As you might expect, much depends on the quality of your ginger beer, so steer clear of the Canada Dry and seek out something with a bit of bite, and not too much sweetness. Locally, our new friends down at City Beer sell Cock n’ Bull’s modern incarnation, and BevMo stocks a surprisingly wide selection of ginger brews.

Moscow Mule
2 ounces vodka
3 ounces good, spicy ginger beer
1 ounce fresh lime juice

Combine ingredients in an ice-filled old-fashioned glass (or, more traditionally, a copper mug). Garnish with a lime wedge.

Drink of the Week, drinks, recipes
4 Comments »

 

Another busy week

Posted by Anita on 10.19.06 7:36 AM

cauliflower (c)2006 AECAck, I hate it when I look up and realize that (a) it’s almost the weekend and (b) I haven’t written anything since the previous weekend. Chalk it up to a busy week, I suppose.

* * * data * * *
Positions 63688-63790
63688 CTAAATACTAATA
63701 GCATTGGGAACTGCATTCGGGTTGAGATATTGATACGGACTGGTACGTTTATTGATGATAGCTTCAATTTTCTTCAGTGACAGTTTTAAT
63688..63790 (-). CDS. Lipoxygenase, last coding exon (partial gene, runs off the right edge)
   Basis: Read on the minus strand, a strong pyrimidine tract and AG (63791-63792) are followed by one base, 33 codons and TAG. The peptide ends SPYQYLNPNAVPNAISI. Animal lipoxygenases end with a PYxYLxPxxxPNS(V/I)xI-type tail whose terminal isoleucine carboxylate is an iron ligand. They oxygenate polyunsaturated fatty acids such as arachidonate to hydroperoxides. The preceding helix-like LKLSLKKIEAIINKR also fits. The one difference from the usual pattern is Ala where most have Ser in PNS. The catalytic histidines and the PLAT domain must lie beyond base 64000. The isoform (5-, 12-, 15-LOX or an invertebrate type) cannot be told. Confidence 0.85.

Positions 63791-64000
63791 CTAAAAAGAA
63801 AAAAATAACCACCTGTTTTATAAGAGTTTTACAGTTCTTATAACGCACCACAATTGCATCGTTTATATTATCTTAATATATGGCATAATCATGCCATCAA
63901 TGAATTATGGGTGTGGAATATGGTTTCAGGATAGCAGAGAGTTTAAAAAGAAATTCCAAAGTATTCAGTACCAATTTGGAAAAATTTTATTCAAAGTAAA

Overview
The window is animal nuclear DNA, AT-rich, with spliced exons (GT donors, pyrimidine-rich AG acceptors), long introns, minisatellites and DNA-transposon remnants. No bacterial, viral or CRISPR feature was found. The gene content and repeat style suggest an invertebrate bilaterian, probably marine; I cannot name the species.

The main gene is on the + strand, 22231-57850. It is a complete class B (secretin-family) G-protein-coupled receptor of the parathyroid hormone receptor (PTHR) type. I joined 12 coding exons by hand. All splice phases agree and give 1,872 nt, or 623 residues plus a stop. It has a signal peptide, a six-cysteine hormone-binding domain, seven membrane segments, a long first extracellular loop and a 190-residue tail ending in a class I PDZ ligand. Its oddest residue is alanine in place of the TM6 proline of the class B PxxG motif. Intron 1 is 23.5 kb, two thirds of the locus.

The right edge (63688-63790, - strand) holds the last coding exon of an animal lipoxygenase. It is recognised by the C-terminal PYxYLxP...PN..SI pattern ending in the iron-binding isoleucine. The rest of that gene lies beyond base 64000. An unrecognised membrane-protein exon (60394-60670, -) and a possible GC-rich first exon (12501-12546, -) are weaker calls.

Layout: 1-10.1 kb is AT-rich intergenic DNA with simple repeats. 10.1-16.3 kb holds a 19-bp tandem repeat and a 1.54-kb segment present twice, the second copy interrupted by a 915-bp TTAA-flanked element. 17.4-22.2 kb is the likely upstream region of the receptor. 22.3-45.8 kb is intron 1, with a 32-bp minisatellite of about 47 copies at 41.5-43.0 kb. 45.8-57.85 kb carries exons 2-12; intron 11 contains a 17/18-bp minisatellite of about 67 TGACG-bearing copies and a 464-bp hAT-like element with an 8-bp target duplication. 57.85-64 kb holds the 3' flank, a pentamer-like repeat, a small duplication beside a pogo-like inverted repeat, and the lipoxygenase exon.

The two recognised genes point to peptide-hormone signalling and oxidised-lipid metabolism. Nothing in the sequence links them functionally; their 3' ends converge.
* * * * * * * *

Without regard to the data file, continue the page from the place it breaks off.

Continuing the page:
Which is not to say that we haven’t been cooking — and eating — quite a lot. Saturday we did our usual trek to the Ferry Plaza Farmers Market in the morning. Although the light wasn’t as gorgeous as it was the week before, there were still plenty of gorgeous specimens to photograph… many of which you’ll see in the week’s menus.

Saturday evening, we roasted a little chicken from Hoffman, which made us realize — duh! — that yes, Virgina, there is a huge difference between these coddled birds and even the Rosies and Rockys at Whole Paycheck. Just like the pork and beef from Prather, I’d much rather spend the same money to have a little of this kind of chicken than a lot of the commercial stuff. Anyway, sermon over…

I’d also bought a bagful of broccoli di ciccio and turned it into a tasty side dish with orecchiete and sauteed chickpeas. For such a simple recipe, it was incredibly satisfying — and even better the next day for lunch, with some of the leftover chicken meat shredded into it.